The correct answer is pulley B. Despite the pulley being more supported (I would have thought) by more ropes being attached A is easier to pull according to the answer book....

    Hope this helps...
     
  7. May 5, 2012 #6

    haruspex

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    Shame about the diagram because I'm struggling with your terminology.
    Wherever you say "pulley" I think you mean a system of pulleys.
    Wherever you say "shaft" I think you mean "pulley" (I.e. a wheel on an axle).
    Where you say "the rope extends to a parcel", I'm guessing you mean that the rope goes under and around a pulley, and another rope/wire/whatever connects the axle of this pulley to the parcel.
    If this is correct so far, in system A the man has to apply a pull of W/2; that puts tension of W/2 all along the rope, which means there are two lots of W/2 pulling up on the load.
    In your description of B, you're not making clear the relationships between the rope and the pulleys. Sounds like it might be this:
    - The rope starts at the bottom pulley and is attached there to the pulley's axle.
    - It then pass over the first top pulley, back down under the bottom pulley, up over a second top pulley, and down to the man.
    If that's right, the pull needed is now only W/3. So maybe it's just a mistake in the book. It bothers me that the pulleys are shown larger in B; it suggests I have not reconstructed the diagram correctly.
     
  8. May 6, 2012 #7
    Hi

    Yes I mean a system of pulleys and by shaft I mean a grooved wheel along which cord passes so yes pulley.

    I'm guessing you mean that the rope goes under and around a pulley, and another rope/wire/whatever connects the axle of this pulley to the parcel correct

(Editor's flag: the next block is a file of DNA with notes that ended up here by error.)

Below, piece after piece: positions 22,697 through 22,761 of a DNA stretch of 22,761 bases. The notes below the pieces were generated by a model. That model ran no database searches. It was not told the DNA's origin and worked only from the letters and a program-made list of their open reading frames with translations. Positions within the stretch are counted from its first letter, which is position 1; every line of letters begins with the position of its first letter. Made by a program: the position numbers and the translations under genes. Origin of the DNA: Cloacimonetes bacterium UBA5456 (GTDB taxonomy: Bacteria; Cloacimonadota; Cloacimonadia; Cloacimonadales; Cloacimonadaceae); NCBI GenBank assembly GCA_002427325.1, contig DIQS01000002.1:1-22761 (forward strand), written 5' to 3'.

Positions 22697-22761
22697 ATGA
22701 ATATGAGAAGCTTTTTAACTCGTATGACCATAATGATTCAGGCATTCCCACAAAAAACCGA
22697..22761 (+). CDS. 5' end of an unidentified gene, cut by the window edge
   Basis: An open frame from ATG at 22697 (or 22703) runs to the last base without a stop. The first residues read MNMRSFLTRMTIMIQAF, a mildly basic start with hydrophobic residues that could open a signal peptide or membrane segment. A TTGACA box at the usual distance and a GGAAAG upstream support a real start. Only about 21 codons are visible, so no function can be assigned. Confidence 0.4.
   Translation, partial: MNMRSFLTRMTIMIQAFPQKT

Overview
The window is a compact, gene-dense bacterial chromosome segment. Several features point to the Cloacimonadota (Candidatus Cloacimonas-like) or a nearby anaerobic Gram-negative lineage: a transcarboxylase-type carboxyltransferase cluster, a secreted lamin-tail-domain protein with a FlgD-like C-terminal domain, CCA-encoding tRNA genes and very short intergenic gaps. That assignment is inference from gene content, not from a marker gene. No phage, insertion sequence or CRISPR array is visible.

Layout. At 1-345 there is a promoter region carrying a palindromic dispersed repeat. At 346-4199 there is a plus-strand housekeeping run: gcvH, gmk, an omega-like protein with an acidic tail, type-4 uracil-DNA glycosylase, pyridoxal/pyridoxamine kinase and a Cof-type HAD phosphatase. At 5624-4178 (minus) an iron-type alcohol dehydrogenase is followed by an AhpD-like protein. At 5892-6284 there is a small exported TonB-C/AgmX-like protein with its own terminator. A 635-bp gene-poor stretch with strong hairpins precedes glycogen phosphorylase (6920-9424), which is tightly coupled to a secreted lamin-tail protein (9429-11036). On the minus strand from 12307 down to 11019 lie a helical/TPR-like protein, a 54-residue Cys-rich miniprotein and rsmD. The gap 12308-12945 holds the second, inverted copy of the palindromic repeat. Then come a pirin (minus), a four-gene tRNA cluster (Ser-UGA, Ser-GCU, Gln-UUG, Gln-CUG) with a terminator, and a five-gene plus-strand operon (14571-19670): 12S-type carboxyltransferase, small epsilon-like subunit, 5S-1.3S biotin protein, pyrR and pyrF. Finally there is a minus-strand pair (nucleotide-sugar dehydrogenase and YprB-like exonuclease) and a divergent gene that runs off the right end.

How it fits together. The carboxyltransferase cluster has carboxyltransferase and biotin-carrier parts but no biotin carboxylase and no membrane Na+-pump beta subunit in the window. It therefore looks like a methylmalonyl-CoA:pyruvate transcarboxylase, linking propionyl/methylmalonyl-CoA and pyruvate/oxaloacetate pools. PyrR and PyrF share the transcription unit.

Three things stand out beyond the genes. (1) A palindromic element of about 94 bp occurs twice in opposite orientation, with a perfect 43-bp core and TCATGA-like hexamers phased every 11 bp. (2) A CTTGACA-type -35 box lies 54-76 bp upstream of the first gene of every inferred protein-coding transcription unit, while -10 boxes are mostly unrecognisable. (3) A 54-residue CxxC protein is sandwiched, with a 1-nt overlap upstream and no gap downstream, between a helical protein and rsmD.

The rope starts at the bottom pulley and is attached there to the pulley's axle.
    - It then pass over the first top pulley, back down under the bottom pulley, up over a second top pulley, and down to the man.
    correct

    Indeed I am wondering if it is a mistake as like you I presumed the more ropes the less pulling force needed (though greater pulling distance) There was another error in the book where the answers made no sense and I discovered they were repeated.

    When I say the shaft sizes vary: sorry I mean the grooved wheel size. I am not sure if this is of importance as the diagrams on this book can be pretty poor with the ink faded etc. What I don't understand is on A the rope at the top just ends with nothing to rotate around- am I to imagine some support? The wheels on A are near identical in size whereas on B they are notably larger except the top one which is smaller than either of the two wheels on A. (Two wheels on A and three wheels on B)

    The poisition of the mans arms and legs is slightly different as well on A and B but I can't imagine this can have much effect.

    The book is 'this is your passbook for mechanical aptitude' by national learning corporation
     
    Last edited: May 6, 2012